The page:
Forced? So it held a gun to their back and forced them to use GCC, the linux kernel, and so on, rather than writing their own?

        If spending millions on writing your own operating system is just too expensive for you, maybe you too would find trading "valuable" 128-way SMP code for a ready-made
    • You BSD guys are really intellectualy lazy, so I will put a little allegory that hopefully clarifies this for you.

      Lets say there is a river and that it passes through your land. Lets also say that you can do whatever you want with your land, including the river bit that crosses it.

      The BSD guy will not block the river's flow, but will not care if somebody else's down stream does. He has done his bit to save the world and that gives him a warm and fuzzy feeling.

      The GPL guy will also allow the stream to flow,
  • Oh my (Score:1, Insightful)

    by bieber (998013)
    It's almost funny that the author knows nothing about the GPL or free software in general, but it's actually far more sad, because other people who don't know anything about the GPL read this shit, and then they think that they do...
    • .. if they read such hogwash and believe it, kinda like the FOX "News" fanboys deserve to be misinformed. Anyone who would believe they have developed a well informed opinion about something as complex as the GPL and the surrounding legal issues from such a small data set deserves to be misinformed regardless of the bias in the information. However bias is the reason that such people go through life with a warped view of the world. This is somewhat analogous to the idea of a self full filling prophecy. Thei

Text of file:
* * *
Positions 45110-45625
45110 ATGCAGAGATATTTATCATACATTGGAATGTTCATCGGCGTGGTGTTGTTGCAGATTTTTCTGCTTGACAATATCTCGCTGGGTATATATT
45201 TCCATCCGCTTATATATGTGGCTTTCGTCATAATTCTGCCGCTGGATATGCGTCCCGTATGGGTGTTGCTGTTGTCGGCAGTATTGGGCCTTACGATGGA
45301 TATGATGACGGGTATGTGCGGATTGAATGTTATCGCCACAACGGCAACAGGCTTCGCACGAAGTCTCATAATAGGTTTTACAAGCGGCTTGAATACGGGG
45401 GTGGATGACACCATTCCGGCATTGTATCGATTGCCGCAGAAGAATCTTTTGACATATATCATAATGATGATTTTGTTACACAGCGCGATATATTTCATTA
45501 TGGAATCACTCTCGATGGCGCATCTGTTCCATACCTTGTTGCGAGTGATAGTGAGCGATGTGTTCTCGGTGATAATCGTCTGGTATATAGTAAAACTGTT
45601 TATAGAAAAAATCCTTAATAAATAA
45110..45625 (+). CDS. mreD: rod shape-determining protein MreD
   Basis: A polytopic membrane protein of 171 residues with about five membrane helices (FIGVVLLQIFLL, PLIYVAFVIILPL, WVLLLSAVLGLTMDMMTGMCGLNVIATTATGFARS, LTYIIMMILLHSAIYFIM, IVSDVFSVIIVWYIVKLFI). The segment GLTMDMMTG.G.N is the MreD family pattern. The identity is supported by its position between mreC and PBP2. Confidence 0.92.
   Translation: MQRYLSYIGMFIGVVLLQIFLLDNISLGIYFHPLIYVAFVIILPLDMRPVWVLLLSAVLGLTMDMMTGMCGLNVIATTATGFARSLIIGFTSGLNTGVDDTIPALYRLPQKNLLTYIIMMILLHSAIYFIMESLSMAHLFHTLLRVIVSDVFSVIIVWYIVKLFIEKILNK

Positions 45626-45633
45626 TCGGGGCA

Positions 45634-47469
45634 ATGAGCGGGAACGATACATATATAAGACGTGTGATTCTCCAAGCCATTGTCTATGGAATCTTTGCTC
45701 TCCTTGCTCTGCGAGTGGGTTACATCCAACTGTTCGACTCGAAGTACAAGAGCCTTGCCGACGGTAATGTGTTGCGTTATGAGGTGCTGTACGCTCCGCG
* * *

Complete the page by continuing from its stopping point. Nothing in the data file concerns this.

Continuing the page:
• Move along! (Score:4, Funny)

    by albertost (1019782) on Sunday December 03, 2006 @08:56AM (#17088550)
    DELETE FROM articles WHERE date = 06/12/02 AND id = 2259227;
  • by bl8n8r (649187) on Sunday December 03, 2006 @09:02AM (#17088566)
    FTFA: ".. will create a schism in the open source community and fork Linux."

    What's the big problem with a fork? So you have Microvell Linux and the real Linux.

    Microvell Lizard Linux is going to be a pregnant toad injected full of politics, DRM and Microsoft IP. Microsoft will have the option that way of killing it then with litigation, or letting it stick around to sell to Windows people that think they are smart switching to (MLL) Linux.

    The real Linux will still be around, minus whatever Microsoft pays the courts to tell everyone they can't use anymore. The inevitability of all this is approaching like a garbage truck, so what is the problem with forking? M$ has been preparing for this for a long time buying up patents and everything else. Beginning over with a forked code base may be the only alternative. Either that, or put all your computer gear in front of the garbage truck and let it have it's way.

    Novell, we smell poniez: http://techp.org/ [techp.org]

    • Re: (Score:3, Insightful)

      by Stalyn (662)